Mineral deposits and biological degradation processes create sediments on the sea floor. Plattenkalk forms through chemical precipitation of the water-soluble calcium hydrogen carbonate in the water. In Solnhofen, for example, fossils can be found between the plates. Solnhofer Plattenkalk is an important natural stone. Shell limestone arises from the deposition of the hard limestone shells of dead marine animals. After the sea receded, limestone mountains like the Swabian Alb emerged. During crystallization processes in water-containing cavities in the limestone mountains, the mineral calcite is formed, which can form crystal-clear crystals with a high degree of purity. If the lime in the sea water reacts with magnesium ions, dolomite is formed. The Dolomites are named after this mineral.



 
The Sella Group in the Dolomites is made up of dolomite, limestone, marl and sandstone.

 
Under special conditions, chemical sedimentation creates gypsum or salt deposits. Minerals crystallize in the cavities, which at the same time build up the sedimentary rock. Minerals such as anhydrite, gypsum or rock salt have formed in this way. The iron ore deposits were also formed in sedimentary form in the early history of the earth, when the prehistoric seas were enriched with iron salts by numerous meteorite impacts and these sedimented on the sea floor. Minerals such as celestine containing strontium can be found in sedimentary fissures or rhodochrosite in manganese ore deposits formed in sedimentation.

From the organic remnants of the fern and horsetail forests, organic sediments have formed over the course of millions of years on the bottom of the seas or bogs. At first the loose one formed peat. The carbon content accumulated under pressure and dehydration. It came into being Brown coal, later Hard coal and finally anthracite, which has the highest carbon content, the highest hardness and the best calorific value. While peat and lignite still float on the water, hard coal and anthracite go under.
 


Three stages in the transformation of former living beings: lignite, hard coal and anthracite


Metamorphic formation
 
The igneous or sedimentary rocks are pushed into the earth's crust again and again in the course of the earth's history, as is the case with the shifting of continental plates or the formation of mountains. Under the increased pressure and temperature in the deep layers, the rocks make a transformation or a metamorphosis by. It is under these special conditions that the metamorphic rocks. Lime, for example, is formed through metamorphosis marble. There are few cavities and hardly any fossils in metamorphic rocks.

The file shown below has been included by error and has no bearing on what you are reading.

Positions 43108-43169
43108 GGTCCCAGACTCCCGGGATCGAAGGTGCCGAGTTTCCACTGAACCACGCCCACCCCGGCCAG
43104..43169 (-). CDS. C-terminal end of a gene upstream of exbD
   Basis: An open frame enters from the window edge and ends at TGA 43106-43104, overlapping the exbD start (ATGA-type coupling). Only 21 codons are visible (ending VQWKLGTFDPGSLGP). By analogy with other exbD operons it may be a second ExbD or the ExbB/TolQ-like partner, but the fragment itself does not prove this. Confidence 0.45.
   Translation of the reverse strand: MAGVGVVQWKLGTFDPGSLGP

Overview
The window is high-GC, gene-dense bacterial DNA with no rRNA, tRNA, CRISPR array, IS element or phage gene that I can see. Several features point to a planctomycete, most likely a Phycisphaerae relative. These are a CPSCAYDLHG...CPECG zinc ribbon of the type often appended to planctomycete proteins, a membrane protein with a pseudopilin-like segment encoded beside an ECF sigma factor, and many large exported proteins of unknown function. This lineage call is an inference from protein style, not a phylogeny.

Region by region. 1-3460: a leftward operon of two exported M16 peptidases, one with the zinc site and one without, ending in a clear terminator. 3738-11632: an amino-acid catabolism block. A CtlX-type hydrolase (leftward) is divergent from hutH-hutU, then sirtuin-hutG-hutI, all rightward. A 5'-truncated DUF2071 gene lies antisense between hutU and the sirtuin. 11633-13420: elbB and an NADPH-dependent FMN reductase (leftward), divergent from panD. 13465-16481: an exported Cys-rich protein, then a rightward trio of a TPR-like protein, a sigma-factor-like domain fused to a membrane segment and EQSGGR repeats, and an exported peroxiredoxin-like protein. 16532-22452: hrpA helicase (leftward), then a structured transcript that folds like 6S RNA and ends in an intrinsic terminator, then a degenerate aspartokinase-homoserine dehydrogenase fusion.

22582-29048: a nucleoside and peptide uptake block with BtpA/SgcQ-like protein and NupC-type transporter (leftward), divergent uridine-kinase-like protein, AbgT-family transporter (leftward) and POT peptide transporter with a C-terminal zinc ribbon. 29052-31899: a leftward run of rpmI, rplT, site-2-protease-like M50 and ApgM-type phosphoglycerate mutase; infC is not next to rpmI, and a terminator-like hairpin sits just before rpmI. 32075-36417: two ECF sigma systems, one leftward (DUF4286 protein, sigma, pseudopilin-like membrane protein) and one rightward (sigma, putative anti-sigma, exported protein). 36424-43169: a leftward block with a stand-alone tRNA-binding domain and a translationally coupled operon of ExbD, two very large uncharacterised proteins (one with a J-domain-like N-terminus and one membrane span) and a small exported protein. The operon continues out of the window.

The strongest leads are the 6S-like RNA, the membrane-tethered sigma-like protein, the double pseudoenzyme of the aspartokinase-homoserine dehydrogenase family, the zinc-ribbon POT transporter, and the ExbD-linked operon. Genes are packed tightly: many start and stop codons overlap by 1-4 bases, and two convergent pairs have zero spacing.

Metamorphic rocks: mica schist, gneiss and amphibolite
 

Gneiss is a coarse-grained rock with a high content of feldspars. Over the course of millions of years, gneisses were created through multiple transformations from other rocks such as granite. The original rocks were transformed and reshaped by pressure, folding and shifting of the mountains and continents. If you hold a piece of gneiss in your hand, you can see parallel layers. This is what distinguishes gneiss from granite from the outside. Gneiss is very hard and is suitable for floor slabs or road construction. Mica slate consists mainly of quartz and light mica. One-sided pressure creates the leafy mica minerals with a parallel structure. It can also contain feldspar, thistle or staurolite. Amphibolite is made from basalt, peridotite or marl. The rock is rich in minerals of the amphibole or hornblende group. In the three metamorphic rocks mentioned, for example, the minerals from the garnet group occur. Serpentinite arises from igneous rocks such as peridotite. It appears greenish and slightly spotty. It is often used for wall panels and for making art objects.
   


Elements in solid form and ores for metal extraction
 
Among the naturally occurring metals in dignified shape include gold, copper, platinum, arsenic, mercury, silver or bismuth. Although the metals are in elemental form, they are often contaminated and have to be subjected to a complex cleaning process. However, not all metals occur elementarily in nature.
 
 
Gold tinsel from a river


Minerals that contain metal ions in their chemical structure or as impurities are suitable as Ores for metal extraction, provided the extraction is economically viable. From the 17th century to the 19th century, gold was extracted from gold-bearing pyrite or chalcopyrite in Gondo on the Simplon Pass. The ores were ground to a fine powder together with the gangue rock and pure mercury was added. The gold of the pyrite dissolved in the mercury and was distilled off. In this way, about two thirds of the gold present in the ore could be extracted. After the mercury treatment, the rock powder was placed in a potassium cyanide lye, the remaining third of the gold being deposited on the ground as a gold sponge. The ores are also important raw materials for the manufacture of chemical products. For example, when the pyrite is roasted, sulfur dioxide is produced, from which sulfuric acid can be produced. Potash salts, dolomite or leucite are suitable for the production of fertilizers. The ores are classified according to their main metal content:
 
 
Ore familyExamples
Lead oresLead luster, cerussite, crocoite, pyromorphite
Iron oresGoethite, hematite, limonite, magnetite, siderite
Copper oresColored copper gravel, chalcopyrite, covelline, cuprite, malachite
Manganese oresRhodochrosite, psilomelan, pyrolusite
Nickel ores
Magnetic gravel, red nickel gravel, white nickel gravel
Silver ores
Acanthite, argyrodite, chlorargyrite, prostite, pyrargyrite
Titanium oresAnatase, ilmenite, rutile
Zinc oresRed zinc candle, zinc blende, zinc spar
Rare earth
Bastnasite, euxenite, gadolinite, monazite, xenotime